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Examining Cognitive Function and Brain Abnormalities in Adults With Sickle Cell Disease - Pilot Intervention Study

The safety and scientific validity of this study is the responsibility of the study sponsor and investigators. Listing a study does not mean it has been evaluated by the U.S. Federal Government. Read our disclaimer for details. Identifier: NCT00850018
Recruitment Status : Completed
First Posted : February 24, 2009
Last Update Posted : February 15, 2017
National Heart, Lung, and Blood Institute (NHLBI)
Information provided by:
UCSF Benioff Children's Hospital Oakland

Brief Summary:
Sickle cell disease (SCD), also known as sickle cell anemia, is an inherited blood disease that can cause intense pain episodes and may lead to organ failure. Preliminary studies have shown that adults with SCD may have brain abnormalities that contribute to problems with cognitive functioning, including attention and memory difficulties. This study will use brain magnetic resonance imaging (MRI) and neuropsychological testing to examine the differences in cognitive functioning in adults with SCD who are treated for anemia with monthly blood transfusions for 6 months versus adults with SCD who receive usual care for 6 months.

Condition or disease Intervention/treatment Phase
Anemia, Sickle Cell Procedure: Monthly blood transfusion regimen Behavioral: Usual care Phase 1

Detailed Description:

SCD is an inherited blood disorder. Symptoms include anemia, infections, organ damage, and intense episodes of pain, which are called "sickle cell crises." In the past, SCD was considered a fatal disease, and many people with SCD died at a young age. Due to advances in medical care, people with SCD are now living longer lives; however, they often experience a deterioration in quality of life due to progressive organ failure. Past research has suggested that children with SCD commonly have frontal lobe dysfunction syndrome, which is a brain disorder that can affect cognitive functioning in areas such as attention, concentration, information processing, and decision making. Often times, however, neurocognitive and brain disorders are not diagnosed or treated in people with SCD. In preliminary brain imaging studies, at least half of adult participants with SCD had visible cognitive dysfunction, while participants without SCD rarely had visible changes in the brain. Brain dysfunction may be one of the most important and least-studied problems affecting adults with SCD.

Most people with SCD have anemia, or low levels of red blood cells, which are the cells that carry oxygen to the body's tissues, especially the brain. Research has shown that in people with anemia who do not have SCD, memory and attention problems have decreased after receiving treatment for anemia. The purpose of this study is to determine whether people with SCD who receive monthly blood transfusions to treat their anemia experience greater cognitive functioning than adults with SCD who receive usual care.

The first phase of this study was an observational study that enrolled adults with SCD and a control group of healthy adults who did not have SCD. Study procedures included questionnaires, neuropsychological testing, and MRI testing. At the end of the first phase, participants were asked if they were willing to take part in a second phase of the overall study in the future. Enrollment into the first phase ended in February 2008.

This current pilot study is the second phase of the overall study. In this study, participants will begin by completing questionnaires, a medical history review, a physical exam, a neurological exam, and a blood collection. Women will provide a urine sample for a pregnancy test. An MRI and neuropsychological testing will also occur. Participants will then be randomly assigned to receive either blood transfusions or usual care for 6 months. Participants assigned to blood transfusions will receive the transfusions every 3 to 4 weeks for 6 months. Before each transfusion, participants will undergo blood collection and a review of medical history and medication history. Participants assigned to usual care will receive a telephone call from study researchers at Months 1, 2, 4, and 5, at which time medical and medication history will be reviewed. At study visits at Months 3 and 6, these participants will also undergo a blood collection. At Month 6, all participants will complete health and quality of life questionnaires, neuropsychological testing, and an MRI.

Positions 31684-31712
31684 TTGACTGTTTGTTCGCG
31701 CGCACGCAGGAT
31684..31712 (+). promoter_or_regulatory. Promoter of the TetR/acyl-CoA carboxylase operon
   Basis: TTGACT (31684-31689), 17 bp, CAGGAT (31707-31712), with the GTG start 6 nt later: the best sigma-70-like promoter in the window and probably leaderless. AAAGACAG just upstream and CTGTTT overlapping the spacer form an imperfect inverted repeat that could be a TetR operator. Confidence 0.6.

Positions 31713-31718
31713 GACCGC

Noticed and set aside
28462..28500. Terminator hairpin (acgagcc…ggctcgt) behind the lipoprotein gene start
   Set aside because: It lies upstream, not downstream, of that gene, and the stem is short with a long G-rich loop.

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Study Type : Interventional  (Clinical Trial)
Estimated Enrollment : 36 participants
Allocation: Randomized
Intervention Model: Parallel Assignment
Masking: None (Open Label)
Primary Purpose: Treatment
Official Title: Neuropsychological Dysfunction and Neuroimaging Abnormalities in Neurologically Intact Adults With Sickle Cell Disease - A Pilot Intervention Study
Study Start Date : December 2004
Actual Primary Completion Date : December 2010
Actual Study Completion Date : December 2010

Arm Intervention/treatment
Experimental: 1
Participants will receive monthly blood transfusions.
Procedure: Monthly blood transfusion regimen
Participants will receive blood transfusions at 3- to 4-week intervals for 6 months for the treatment of SCD-related anemia; the total number of transfusions that participants will receive will vary between six and eight.
Other Name: Chronic transfusion therapy

Active Comparator: 2
Participants will receive usual care.
Behavioral: Usual care
Participants will receive usual care for the treatment of SCD.
Other Name: Standard care alone, guided by disease symptoms.

Primary Outcome Measures :
  1. Cognitive function [ Time Frame: Measured at Month 6 ]

Information from the National Library of Medicine

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Ages Eligible for Study:   21 Years to 55 Years   (Adult)
Sexes Eligible for Study:   All
Accepts Healthy Volunteers:   Yes

Inclusion Criteria:

  • Completion of all components of the Phase 1 study (NCT00528801)
  • Wechsler Adult Intelligence Scale (WAIS) III-Performance IQ (PIQ) score less than or equal to 90
  • Hemoglobin less than or equal to 9.0 g/dL

People who did not complete Phase I of the study are eligible for enrollment in this study if they meet all of the following criteria:

  • Capable of giving informed consent for the study
  • Willing to undergo transfusion therapy for 6 months
  • African descent
  • Proficient/fluent in English
  • Hemoglobin electrophoresis confirming hemoglobin SS or SB0 (less than or equal to 15%)
  • WAIS III-PIQ score less than or equal to 90